9. The method of claim 7, wherein a lateral extension of the structural changes within the spin-on-glass layer by applying a dosage and energy more than 1000 Å.
10. The method of claim 1, the ion implantation comprising any of the group consisting of Ar, B, F, P, N, 0, As, and Si.
11. The method of claim 1, including the preliminary step of forming a bottom conductive layer and a lower barrier layer before forming the SOG layer.
12. The method of claim 1, including a step of forming a top conductive layer in the holes or patterns.
13. The method of claim 1, wherein the implantation is across the complete thickness of the SOG layer.
14. An integrated circuit structure, comprising a spin on glass (SOG) layer, a barrier layer over the SOG layer, holes or patterns in the SOG layer, said holes or patterns formed so that in a peripheral region around the periphery of the holes or patterns, the barrier layer is thinner or absent, compared to other regions away from the peripheral region, the SOG layer having ions implanted, the other regions of the barrier layer having a thickness greater than 4000 Å and the peripheral region having a thickness less than 1500 Å and wherein a lateral extension of the structural changes within the spin-off-glass layer is at least 500 Å.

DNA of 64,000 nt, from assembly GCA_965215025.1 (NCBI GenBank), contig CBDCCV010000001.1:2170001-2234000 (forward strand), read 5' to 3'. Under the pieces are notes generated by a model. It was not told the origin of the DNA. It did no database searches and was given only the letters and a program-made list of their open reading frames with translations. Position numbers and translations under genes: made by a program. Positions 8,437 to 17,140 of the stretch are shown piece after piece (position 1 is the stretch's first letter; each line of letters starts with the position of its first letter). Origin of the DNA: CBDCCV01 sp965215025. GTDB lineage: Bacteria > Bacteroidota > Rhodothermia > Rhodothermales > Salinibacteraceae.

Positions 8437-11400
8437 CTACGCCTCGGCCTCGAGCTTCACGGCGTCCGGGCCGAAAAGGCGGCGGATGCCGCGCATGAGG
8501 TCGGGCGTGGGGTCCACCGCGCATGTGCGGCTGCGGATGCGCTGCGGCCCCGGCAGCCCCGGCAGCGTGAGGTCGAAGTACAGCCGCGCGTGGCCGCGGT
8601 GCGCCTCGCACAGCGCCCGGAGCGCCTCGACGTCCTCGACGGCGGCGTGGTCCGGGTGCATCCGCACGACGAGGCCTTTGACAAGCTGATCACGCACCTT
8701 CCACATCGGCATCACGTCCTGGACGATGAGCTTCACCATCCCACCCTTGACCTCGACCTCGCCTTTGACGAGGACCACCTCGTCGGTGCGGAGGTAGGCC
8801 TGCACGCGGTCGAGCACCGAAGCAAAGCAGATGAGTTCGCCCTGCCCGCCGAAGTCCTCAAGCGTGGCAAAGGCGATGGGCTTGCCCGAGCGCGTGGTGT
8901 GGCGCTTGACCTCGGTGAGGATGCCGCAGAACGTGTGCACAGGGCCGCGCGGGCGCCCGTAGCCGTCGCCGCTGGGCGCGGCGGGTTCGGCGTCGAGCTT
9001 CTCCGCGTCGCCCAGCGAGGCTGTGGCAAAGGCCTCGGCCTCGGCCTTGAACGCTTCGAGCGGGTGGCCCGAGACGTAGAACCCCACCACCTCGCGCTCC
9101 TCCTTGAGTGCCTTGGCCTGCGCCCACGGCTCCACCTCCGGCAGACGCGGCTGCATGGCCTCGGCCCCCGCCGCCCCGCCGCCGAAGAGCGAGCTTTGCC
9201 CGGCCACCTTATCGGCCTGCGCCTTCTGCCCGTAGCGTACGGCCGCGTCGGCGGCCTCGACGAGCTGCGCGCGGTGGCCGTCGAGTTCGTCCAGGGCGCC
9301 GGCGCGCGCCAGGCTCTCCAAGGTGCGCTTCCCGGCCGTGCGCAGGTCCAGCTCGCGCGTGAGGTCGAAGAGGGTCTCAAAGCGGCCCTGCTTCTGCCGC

15. The circuit structure of claim 14, the barrier layer comprising a CVD oxide layer.
16. The circuit structure of claim 14, comprising a bottom conductive layer and a lower barrier layer below the SOG layer.
17. The circuit structure of claim 14, including a top conductive layer in the holes or patterns.
18. The circuit structure of claim 14, the holes or patterns having a profile in the shape of a wine glass.
19. The circuit structure of claim 14, the SOG layer having ions implanted being such as to cause structural changes within the spin-on-glass layer to cause the spin-on-glass layer in the peripheral region to be not susceptible to moisture sorption and outgassing.
20. The circuit structure of claim 14, wherein a lateral extension of the structural changes within the spin-on-glass layer is more than 1000 Å.
Description
FIELD OF THE INVENTION

This invention relates to methods of forming structures having spin on glass layers, and to corresponding structures produced.

DESCRIPTION OF THE RELATED ART